Definition

A generalization of general linear Models to include a variety of non-normal response distributions belonging to the exponential family of probability distributions. The Exponential family includes the normal, binomial, multinomial, Poisson, inverse Gaussian, gamma, geometric and negative Binomial Distributions.

In short Generalized linear Models (GLMs) were formed as a result of relaxing the assumption of normality and even that of linearity, common to general linear Models.

A generalized linear model is specified by the following components:

1. The random component which specifies the response variable and its probability distribution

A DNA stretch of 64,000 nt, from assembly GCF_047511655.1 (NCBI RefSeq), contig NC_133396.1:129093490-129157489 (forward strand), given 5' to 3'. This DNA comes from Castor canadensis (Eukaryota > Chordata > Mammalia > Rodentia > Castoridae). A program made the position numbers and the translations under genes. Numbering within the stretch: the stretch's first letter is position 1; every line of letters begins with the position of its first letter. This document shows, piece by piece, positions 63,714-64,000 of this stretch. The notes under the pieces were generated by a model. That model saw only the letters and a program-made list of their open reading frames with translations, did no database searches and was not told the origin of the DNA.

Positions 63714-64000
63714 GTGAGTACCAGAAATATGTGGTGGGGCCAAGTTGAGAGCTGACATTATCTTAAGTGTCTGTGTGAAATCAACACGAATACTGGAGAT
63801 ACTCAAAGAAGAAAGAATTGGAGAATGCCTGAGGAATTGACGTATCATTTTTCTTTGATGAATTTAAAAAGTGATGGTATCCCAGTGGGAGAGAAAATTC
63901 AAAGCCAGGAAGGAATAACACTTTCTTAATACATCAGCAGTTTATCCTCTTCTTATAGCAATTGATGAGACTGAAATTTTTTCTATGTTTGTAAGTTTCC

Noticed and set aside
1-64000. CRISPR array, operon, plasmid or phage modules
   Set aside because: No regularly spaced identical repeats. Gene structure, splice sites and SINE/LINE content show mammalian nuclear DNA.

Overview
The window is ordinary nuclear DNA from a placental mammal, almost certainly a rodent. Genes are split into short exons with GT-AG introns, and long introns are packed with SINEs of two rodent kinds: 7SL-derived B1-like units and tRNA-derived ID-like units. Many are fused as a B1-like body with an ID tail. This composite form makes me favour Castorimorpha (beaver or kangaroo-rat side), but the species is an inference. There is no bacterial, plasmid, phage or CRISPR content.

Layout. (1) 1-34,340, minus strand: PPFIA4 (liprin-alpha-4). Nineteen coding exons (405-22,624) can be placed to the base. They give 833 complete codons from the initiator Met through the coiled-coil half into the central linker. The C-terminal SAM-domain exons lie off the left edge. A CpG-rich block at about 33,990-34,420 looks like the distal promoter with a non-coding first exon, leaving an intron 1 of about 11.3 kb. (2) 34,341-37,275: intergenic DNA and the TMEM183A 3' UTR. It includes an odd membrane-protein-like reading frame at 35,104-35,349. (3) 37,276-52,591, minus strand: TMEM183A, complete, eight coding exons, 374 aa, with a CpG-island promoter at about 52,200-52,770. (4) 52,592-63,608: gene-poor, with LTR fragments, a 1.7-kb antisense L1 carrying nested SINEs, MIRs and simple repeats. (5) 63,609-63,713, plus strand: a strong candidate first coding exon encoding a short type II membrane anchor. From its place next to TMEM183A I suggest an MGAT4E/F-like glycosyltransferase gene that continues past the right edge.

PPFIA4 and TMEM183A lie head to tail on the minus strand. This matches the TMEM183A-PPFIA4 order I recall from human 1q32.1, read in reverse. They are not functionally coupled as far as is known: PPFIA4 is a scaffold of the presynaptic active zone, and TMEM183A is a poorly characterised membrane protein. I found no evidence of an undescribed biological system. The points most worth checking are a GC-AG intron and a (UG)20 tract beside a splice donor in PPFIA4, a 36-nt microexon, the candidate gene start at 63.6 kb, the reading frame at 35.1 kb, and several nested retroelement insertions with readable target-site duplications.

2. The systematic component, which identifies the predictors or explanatory variables in the model and

3. The link function, which describes the functional relationship between the expected value of the random component and the systematic component.

A strength of GLMs is that by using the link component, we can model non-linear relationships as linear Models.

Examples

Ordinary least squares regression and Anova based on the normality assumption, are special cases of GLMs. The Logistic regression model is also a GLM, where the random component (response) is binomial, the link function is the logit, written as logit(π) = log[π/(1-π)]. The model is written as

logit(π) = a + b*X.

Thus, using the logit function allows us to write the functional relationship between Y = π(x) and X as a linear model, even though it is really non-linear (it is actually s-shaped).